WICHITA, Kansas — A Kansas man charged with plotting a suicide bombing at a Wichita airport could possibly go to trial by early next summer, a federal judge said Thursday.
U.S. District Judge Monti Belot set deadlines for various motions in the case against Terry Loewen, an avionics technician facing terrorism-related charges, but he stopped short of setting a firm trial date. The judge told attorneys during a brief hearing that he wanted to move the case along quickly.
"I say to Mr. Loewen, I recognize where you are," Belot told the defendant. "I am sure you don't like it."
"Not a lot, sir," Loewen replied.
Loewen has been jailed since his Dec. 13 arrest for allegedly trying to bring a van filled with inert explosives onto the tarmac at Wichita's Mid-Continent Airport, since renamed the Wichita Dwight D. Eisenhower National Airport. Loewen worked at the time at the Hawker Beechcraft Services facility at the airport, and was arrested following a months-long sting operation.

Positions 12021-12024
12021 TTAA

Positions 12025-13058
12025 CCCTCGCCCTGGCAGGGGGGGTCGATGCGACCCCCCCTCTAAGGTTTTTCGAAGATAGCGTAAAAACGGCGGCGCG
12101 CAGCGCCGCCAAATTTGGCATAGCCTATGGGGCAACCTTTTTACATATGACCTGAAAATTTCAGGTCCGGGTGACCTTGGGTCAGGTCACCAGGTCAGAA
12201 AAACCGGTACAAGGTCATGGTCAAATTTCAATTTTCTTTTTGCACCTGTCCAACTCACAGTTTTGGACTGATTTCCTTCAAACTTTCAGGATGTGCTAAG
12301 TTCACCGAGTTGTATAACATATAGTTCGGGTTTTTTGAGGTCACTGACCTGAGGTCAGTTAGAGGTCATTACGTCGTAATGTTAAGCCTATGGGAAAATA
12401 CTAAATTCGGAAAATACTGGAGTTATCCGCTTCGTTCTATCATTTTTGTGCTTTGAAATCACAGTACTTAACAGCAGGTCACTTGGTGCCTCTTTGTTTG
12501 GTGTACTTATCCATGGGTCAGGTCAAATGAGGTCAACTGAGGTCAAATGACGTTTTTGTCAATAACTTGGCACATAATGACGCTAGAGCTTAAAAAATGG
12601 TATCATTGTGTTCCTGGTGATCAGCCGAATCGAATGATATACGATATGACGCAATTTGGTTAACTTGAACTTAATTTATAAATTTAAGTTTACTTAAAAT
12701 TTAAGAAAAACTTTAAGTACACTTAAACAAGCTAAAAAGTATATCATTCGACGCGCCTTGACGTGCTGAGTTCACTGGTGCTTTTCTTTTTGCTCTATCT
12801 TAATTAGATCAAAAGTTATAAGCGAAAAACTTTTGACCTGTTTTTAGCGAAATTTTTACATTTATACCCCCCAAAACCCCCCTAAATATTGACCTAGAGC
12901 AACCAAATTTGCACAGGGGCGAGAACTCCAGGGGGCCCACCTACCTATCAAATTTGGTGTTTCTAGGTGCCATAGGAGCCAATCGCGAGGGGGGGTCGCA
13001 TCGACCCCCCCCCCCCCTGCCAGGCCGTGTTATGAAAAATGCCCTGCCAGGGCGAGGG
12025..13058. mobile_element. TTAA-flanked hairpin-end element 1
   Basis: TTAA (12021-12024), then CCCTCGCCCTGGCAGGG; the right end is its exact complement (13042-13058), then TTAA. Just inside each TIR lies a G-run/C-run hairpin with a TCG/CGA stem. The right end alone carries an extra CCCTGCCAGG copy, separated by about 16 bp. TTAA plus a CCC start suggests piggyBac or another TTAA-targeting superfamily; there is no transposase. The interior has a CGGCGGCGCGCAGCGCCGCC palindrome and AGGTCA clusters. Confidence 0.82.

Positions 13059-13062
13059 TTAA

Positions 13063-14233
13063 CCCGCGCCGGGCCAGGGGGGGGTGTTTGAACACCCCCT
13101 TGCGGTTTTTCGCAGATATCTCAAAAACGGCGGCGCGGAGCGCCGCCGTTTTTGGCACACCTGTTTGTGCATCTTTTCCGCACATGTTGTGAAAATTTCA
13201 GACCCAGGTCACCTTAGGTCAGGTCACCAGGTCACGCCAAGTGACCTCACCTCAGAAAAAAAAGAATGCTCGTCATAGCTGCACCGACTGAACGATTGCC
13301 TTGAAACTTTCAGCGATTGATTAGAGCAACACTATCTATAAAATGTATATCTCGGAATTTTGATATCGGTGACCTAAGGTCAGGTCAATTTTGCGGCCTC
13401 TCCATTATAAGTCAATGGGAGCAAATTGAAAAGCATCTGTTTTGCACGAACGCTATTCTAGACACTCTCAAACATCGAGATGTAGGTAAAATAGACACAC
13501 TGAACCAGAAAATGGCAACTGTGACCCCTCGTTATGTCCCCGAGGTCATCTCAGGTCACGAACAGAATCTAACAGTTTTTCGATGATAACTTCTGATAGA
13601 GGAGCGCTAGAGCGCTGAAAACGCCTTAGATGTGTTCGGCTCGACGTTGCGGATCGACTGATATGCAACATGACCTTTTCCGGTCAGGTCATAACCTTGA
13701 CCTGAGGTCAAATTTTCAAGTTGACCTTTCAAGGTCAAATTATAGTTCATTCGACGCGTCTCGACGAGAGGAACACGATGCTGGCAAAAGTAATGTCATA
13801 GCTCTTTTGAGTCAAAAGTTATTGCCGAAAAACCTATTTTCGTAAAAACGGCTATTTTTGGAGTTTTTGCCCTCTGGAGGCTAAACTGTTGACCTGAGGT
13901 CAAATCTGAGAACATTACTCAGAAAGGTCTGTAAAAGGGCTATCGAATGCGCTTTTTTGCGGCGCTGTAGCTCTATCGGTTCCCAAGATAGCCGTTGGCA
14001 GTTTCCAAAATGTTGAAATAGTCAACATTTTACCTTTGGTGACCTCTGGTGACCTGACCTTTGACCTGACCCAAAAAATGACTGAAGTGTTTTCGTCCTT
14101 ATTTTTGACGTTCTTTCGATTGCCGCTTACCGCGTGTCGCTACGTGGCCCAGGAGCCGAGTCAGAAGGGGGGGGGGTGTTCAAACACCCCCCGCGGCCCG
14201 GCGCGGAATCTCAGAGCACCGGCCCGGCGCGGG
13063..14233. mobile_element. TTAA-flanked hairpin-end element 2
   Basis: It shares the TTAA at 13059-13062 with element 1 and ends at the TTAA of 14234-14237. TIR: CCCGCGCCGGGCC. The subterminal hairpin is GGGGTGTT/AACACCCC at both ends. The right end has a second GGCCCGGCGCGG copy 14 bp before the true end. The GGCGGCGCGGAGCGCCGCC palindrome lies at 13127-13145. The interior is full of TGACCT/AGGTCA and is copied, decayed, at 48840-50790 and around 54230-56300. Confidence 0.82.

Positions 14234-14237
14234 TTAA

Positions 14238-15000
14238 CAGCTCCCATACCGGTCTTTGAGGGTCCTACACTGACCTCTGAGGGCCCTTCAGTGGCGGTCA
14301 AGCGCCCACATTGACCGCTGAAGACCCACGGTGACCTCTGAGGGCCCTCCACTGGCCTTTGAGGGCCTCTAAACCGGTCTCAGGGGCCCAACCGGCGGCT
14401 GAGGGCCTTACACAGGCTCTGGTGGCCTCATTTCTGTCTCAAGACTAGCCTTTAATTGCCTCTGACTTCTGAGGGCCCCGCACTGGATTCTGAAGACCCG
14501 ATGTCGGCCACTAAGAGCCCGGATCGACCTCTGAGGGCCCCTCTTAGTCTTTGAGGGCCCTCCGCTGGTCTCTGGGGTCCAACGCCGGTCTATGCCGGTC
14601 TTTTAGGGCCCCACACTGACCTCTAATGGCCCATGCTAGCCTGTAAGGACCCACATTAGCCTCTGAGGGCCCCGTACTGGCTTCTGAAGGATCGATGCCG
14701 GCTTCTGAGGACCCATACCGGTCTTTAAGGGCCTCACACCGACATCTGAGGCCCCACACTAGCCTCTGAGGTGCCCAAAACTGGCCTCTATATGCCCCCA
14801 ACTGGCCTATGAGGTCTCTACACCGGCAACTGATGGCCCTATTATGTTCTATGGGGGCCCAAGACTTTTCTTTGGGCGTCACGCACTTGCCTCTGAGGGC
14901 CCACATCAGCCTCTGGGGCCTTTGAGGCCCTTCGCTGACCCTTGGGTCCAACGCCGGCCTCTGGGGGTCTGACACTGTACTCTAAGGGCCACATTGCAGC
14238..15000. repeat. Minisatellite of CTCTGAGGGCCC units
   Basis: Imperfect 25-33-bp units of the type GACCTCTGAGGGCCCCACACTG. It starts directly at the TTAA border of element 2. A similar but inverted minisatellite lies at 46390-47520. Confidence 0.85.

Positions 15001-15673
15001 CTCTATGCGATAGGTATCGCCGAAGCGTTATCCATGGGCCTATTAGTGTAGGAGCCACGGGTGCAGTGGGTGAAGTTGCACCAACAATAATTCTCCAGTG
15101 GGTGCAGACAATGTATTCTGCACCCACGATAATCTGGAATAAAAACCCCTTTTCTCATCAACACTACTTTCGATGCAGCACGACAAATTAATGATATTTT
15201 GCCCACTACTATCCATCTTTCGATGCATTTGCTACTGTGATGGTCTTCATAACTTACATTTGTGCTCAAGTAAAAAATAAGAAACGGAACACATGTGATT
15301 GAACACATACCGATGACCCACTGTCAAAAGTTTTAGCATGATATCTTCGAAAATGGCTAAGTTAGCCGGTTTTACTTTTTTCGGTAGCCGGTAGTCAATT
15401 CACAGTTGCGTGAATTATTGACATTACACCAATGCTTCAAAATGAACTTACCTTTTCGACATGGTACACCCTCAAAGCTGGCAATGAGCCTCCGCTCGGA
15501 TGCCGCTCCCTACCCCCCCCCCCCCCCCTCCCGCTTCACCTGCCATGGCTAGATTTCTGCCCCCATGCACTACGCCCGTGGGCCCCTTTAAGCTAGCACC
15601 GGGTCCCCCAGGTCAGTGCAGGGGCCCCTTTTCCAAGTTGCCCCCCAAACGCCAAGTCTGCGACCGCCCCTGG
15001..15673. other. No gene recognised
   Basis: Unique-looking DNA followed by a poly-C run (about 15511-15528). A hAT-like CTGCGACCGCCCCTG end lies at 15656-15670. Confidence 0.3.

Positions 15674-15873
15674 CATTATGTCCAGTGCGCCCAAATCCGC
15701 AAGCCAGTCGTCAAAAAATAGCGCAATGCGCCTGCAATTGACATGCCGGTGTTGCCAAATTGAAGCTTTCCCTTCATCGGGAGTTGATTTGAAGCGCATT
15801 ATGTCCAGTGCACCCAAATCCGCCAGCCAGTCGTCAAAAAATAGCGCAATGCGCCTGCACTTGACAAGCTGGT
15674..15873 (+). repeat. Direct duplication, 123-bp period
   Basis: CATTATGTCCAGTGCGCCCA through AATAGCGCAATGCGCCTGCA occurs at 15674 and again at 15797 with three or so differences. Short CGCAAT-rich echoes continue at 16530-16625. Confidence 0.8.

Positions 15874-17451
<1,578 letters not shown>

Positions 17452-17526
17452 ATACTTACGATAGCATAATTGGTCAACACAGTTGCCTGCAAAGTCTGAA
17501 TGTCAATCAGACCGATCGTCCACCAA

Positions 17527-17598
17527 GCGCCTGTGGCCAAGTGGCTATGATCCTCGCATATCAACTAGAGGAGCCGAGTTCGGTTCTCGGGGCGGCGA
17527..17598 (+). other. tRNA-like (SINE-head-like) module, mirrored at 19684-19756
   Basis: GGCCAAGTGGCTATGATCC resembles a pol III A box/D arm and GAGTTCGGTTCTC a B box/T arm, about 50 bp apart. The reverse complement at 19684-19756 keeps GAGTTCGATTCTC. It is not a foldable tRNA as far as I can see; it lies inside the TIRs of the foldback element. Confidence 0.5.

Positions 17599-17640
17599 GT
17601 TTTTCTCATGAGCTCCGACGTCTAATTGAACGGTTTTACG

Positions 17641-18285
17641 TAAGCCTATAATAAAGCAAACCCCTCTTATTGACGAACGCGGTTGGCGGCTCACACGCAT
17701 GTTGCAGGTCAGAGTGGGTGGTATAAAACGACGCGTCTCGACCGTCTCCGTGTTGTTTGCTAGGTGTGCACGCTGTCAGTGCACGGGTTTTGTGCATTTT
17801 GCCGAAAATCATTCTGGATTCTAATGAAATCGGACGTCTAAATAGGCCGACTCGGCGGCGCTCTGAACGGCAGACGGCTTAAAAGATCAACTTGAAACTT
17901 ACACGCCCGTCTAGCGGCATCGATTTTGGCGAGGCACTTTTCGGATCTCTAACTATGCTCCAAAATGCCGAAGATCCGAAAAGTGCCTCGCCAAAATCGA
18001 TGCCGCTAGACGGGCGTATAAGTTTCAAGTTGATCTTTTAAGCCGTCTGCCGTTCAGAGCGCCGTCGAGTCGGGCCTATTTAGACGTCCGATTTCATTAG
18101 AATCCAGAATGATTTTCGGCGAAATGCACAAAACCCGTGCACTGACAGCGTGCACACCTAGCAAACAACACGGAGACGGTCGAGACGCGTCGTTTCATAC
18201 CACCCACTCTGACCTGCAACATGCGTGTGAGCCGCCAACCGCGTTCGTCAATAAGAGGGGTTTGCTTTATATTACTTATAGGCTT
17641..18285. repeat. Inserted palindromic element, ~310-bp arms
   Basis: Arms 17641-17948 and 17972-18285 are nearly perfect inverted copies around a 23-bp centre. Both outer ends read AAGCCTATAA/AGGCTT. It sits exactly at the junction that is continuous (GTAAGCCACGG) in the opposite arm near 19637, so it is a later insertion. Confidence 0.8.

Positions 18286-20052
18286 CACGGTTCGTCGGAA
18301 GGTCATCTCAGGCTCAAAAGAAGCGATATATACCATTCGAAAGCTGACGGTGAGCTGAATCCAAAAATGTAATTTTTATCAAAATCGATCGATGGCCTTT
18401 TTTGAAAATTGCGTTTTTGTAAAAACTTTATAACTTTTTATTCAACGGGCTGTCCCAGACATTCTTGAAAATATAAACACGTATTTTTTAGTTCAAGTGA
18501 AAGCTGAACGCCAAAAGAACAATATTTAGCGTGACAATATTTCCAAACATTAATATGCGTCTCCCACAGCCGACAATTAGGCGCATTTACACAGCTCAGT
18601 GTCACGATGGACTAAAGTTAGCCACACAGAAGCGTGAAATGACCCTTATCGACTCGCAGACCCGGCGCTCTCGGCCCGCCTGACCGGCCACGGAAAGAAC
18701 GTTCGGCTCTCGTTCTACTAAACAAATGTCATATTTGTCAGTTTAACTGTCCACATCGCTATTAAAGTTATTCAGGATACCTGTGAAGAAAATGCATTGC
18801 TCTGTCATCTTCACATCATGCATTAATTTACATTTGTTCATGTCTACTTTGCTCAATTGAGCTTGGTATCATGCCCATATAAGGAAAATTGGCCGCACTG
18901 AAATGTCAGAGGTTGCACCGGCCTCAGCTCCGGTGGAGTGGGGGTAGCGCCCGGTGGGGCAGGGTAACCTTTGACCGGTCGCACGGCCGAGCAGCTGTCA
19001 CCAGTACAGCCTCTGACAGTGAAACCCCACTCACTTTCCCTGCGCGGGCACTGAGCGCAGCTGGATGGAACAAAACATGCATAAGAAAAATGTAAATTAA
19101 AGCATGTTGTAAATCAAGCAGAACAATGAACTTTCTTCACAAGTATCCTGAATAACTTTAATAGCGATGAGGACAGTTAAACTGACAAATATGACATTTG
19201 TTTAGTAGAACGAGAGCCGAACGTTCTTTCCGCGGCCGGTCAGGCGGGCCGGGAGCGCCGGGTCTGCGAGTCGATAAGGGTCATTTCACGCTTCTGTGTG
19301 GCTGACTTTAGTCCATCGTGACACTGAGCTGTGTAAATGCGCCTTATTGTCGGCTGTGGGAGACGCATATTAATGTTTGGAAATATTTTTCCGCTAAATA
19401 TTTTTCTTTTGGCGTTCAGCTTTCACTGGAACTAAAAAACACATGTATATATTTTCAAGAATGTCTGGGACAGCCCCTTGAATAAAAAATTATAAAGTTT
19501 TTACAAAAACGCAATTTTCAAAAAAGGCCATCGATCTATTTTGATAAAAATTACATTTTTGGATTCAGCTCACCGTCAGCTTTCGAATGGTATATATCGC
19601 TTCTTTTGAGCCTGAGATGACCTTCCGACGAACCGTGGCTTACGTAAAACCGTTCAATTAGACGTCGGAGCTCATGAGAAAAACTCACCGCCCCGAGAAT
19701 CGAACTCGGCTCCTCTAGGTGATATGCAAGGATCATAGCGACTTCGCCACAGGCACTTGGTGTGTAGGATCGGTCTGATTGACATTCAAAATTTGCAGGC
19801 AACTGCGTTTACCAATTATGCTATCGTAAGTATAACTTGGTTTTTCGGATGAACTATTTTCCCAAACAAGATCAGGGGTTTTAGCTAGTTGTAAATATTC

Prosecutors allege he planned a suicide bomb plot that was intended to inflict "maximum carnage" and would have killed and injured hundreds of people. The final plan — hatched in an undercover scheme with two FBI agents posing as conspirators — was to detonate the device between terminals for maximum casualties during an explosion in which Loewen would die as a martyr.
He has pleaded not guilty to attempting to use a weapon of mass destruction, attempting to use an explosive device to damage property and attempting to give material support to al-Qaida.
His defense attorneys have argued that the FBI groomed Loewen for months before his arrest, and that there are no co-conspirators or any connection to actual al-Qaida contacts.
Before Thursday's public hearing, the judge also met privately in his chambers with prosecutors for a separate hearing under the Classified Information Procedures Act that is invoked when a criminal case deals with classified information.
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